On February 23, 2022, the U.S. District Court for the Eastern District of Texas struck down the part of the interagency interim final rule implementing the “independent dispute resolution” (IDR) procedures created by the No Surprises Act, which took effect for calendar-year plans on January 1, 2022 (Texas Medical Association v. U.S. Department of Health and Human Services). Though the bulk of the rule remains in effect, the changes will impact health plans and the employers that sponsor them.

Treasury Department, DOL, and HHS Provide Guidance on New Flexibility in Coverage of Over-the-Counter COVID-19 Tests

On February 4, 2022, the U.S. Department of Labor (DOL), U.S. Department of the Treasury, and U.S. Department of Health and Human Services (HHS) issued subregulatory guidance that provides greater flexibility and clarifies a few points on the required coverage of over-the-counter (OTC) COVID-19 tests, which took effect for employer health plans and health insurers on January 15, 2022. The guidance, in the form of frequently asked questions (FAQs), expands on the agencies’ prior guidance, which was issued last month. That initial guidance outlined the required coverage under section 6001 of the Families First Coronavirus Relief Act (FFCRA) and established enforcement safe harbors for plans and insurers.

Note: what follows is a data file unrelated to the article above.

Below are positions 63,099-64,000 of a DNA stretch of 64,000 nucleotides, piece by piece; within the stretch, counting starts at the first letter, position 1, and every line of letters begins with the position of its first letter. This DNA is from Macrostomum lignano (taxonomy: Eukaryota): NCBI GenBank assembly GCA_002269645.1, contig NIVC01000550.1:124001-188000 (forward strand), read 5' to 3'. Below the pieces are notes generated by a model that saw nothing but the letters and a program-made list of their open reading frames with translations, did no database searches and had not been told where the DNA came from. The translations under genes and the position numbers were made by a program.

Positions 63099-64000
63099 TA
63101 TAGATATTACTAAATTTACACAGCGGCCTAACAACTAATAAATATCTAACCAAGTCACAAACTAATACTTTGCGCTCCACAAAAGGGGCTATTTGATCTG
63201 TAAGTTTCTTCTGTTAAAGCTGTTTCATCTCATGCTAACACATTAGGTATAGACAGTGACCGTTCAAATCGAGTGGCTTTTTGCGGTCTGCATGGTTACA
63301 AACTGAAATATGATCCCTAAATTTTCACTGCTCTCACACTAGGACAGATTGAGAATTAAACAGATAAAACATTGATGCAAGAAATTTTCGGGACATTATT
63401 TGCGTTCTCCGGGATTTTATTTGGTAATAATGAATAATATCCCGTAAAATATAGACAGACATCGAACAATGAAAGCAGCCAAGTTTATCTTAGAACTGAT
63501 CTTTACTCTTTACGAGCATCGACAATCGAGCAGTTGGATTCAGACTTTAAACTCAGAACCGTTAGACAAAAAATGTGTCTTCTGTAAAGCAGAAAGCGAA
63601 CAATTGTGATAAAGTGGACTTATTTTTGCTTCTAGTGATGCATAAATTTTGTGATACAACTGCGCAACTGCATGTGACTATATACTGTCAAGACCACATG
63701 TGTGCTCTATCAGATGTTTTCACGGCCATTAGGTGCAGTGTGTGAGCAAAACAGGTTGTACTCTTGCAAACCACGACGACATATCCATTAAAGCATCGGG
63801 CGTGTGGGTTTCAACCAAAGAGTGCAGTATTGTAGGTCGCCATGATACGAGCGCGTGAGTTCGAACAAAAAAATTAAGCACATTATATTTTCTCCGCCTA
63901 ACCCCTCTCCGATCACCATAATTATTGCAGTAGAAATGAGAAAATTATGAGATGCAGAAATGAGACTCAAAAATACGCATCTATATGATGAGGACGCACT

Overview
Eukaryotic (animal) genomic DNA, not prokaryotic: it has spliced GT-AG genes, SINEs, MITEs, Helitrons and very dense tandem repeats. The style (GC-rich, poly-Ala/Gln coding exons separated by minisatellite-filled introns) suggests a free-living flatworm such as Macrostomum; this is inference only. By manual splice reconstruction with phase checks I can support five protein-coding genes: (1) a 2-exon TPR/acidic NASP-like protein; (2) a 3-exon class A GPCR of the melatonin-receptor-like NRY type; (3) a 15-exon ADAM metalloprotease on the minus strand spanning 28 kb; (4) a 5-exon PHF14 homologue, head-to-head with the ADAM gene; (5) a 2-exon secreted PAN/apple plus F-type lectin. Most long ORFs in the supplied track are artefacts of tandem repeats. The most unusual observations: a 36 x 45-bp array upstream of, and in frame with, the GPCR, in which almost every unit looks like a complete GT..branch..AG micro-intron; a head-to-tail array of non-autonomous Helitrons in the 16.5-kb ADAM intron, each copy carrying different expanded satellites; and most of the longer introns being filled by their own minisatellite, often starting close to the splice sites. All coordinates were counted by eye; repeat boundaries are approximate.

Washington Governor Clarifies That Employers Are Still ‘Legally Obligated’ to Pay Premiums Under the Washington Cares Act

On December 22, 2021, Governor Jay Inslee sent a letter to Washington’s Employment Security Department (ESD) ordering it to not collect premiums under the Washington Cares Fund program until the legislature addresses some of the law’s issues. The letter acknowledged that “legislative leadership has strongly encouraged the employer community to pause collection of premiums from employees.”

Washington Governor and Legislative Leaders Announce Delay in Long-Term Care Fund

On December 17, 2021, Washington Governor Jay Inslee, Senate Majority Leader Andy Billig, and House Speaker Laurie Jinkins released a joint statement announcing that the premium assessment under the Washington Cares Fund would be delayed. Employers had been set to collect premiums from Washington employees starting on January 1, 2022, but with this announcement, state leaders have “strongly encourage[d]” employers to “pause on collecting premiums.”

President Biden’s At-Home COVID-19 Testing Reimbursement Plan Still Awaiting Details

On December 2, 2021, President Joe Biden made comments announcing the White House’s plan for combating COVID-19 and the emerging new variant, Omicron. As part of the nine-step plan, President Biden announced an initiative that would require private health insurers to reimburse covered individuals for the cost of at-home COVID-19 diagnostic tests during the public health emergency.

Employer-Provided COVID-19 Testing: An Employee Benefits Q&A

Although the fate of the Occupational Safety and Health Administration’s (OSHA) rules remains in limbo, many employers are moving ahead with efforts to comply with the OSHA emergency temporary standard (ETS) that requires employers with 100 or more employees to ensure that all are fully vaccinated or subject to COVID-19 testing at least weekly.